Just this morning I ran into the collection of Jazz Photography by William P.Gottlieb in the Library Of Congress’s Flickr-stream. As I wrote in an earlier post I’m a sucker for photography like this and this is truly a wonderful find.

From the album description:

Gottlieb was both a notable jazz journalist and a self-taught photographer who captured the personalities of jazz musicians and told their stories with his camera and typewriter. His portraits depict such prominent musicians and personalities as Louis Armstrong, Duke Ellington, Billie Holiday, Thelonious Monk, Ella Fitzgerald, and many more.

It’s a collection of overall 1601 images and is full of iconic and famous images. I like how images like these open a door into another time and world and almost send one into this era. It is Jazz history in images.

According to the album description the first 219 pictures were included in Gottlieb’s book The Golden Age Of Jazz. I used to have a large print of this image of Dizzy Gillespie in a slightly different crop on my wall for a long time.

Jazz Quotes

Matt Mullenweg:

I think it’s a shame that there is no good, definitive collection of notable quotes by everyone’s favorite musicians. So I’ve begun collecting quotes from different books I have and from across the internet.

As I was running through my collected quotes the last night I ran into Jazz-Quotes maintained by WordPress founder and saxophone player (at least I think so) Matt Mullenweg. It is really a great collection of quotes.

One Big Fingering Chart For Saxophone

During my preparation for the upcoming school year I ran into this fingering chart for saxophone by Peter Wespi which I thought might be interesting for some of you.

The term chart though might be a bit of an understatement. Think of it more as book. Besides the basic fingerings the PDF covers altissimo and alternate fingerings as well as a couple of multiphonics.

I actually haven’t looked through all of it, but it looks very comprehensive and well made. Peter Wespi also provides a blank altissimo fingering chart, which might come in handy from time to time.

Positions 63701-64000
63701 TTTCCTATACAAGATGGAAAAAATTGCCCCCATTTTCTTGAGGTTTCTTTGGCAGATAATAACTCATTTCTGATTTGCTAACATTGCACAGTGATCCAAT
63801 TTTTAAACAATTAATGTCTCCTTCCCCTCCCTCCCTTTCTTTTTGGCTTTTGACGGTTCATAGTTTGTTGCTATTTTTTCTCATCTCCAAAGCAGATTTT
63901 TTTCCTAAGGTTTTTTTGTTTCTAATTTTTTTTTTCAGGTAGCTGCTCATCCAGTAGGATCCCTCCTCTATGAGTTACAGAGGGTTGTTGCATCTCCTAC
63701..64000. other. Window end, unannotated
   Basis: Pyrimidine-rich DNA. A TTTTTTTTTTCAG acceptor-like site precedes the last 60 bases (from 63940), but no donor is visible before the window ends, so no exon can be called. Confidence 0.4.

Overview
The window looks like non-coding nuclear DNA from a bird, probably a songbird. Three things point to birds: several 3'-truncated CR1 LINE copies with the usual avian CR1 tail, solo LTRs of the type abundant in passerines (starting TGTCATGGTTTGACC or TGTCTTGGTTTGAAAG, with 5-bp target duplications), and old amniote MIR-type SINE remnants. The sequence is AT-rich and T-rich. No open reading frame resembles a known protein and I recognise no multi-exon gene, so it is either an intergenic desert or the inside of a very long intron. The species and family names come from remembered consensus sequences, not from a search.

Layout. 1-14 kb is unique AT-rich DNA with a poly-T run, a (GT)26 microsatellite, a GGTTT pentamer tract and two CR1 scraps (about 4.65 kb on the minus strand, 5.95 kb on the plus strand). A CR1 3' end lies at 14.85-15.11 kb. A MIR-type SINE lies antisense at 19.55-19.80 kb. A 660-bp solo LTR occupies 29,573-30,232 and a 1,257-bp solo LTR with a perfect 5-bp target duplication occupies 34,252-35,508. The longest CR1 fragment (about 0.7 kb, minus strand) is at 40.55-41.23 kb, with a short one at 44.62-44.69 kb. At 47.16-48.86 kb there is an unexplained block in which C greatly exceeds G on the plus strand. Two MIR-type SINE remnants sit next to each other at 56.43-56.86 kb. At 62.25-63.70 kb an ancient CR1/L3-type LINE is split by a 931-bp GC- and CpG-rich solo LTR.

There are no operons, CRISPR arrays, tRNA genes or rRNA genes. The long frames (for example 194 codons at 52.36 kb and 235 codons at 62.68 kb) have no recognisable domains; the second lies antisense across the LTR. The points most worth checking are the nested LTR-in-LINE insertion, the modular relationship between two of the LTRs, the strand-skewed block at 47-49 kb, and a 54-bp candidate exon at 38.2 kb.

‘Future-you will give in’

David McRaney in Procrastination:

You can try to fight it back. You can buy a daily planner and a to-do list application for your phone. You can write yourself notes and fill out schedules. You can become a productivity junkie surrounded by instruments to make life more efficient, but these tools alone will not help, because the problem isn’t you are a bad manager of your time – you are a bad tactician in the war inside your brain.

and

If you fail to believe you will procrastinate or become idealistic about how awesome you are at working hard and managing your time you never develop a strategy for outmaneuvering your own weakness.

Found this article the other day on Procrastination and I don’t think I have ever highlighted so many passages in one article before. Very interesting and insightful article.

I have discovered David McRaney’s Podcast “You Are Not So Smart” just over the weekend and it has become almost an instant favourite of mine. Currently catching up with back-episodes and dive into the archives of the blog. I have the feeling I will link more to the blog in the blog in the future.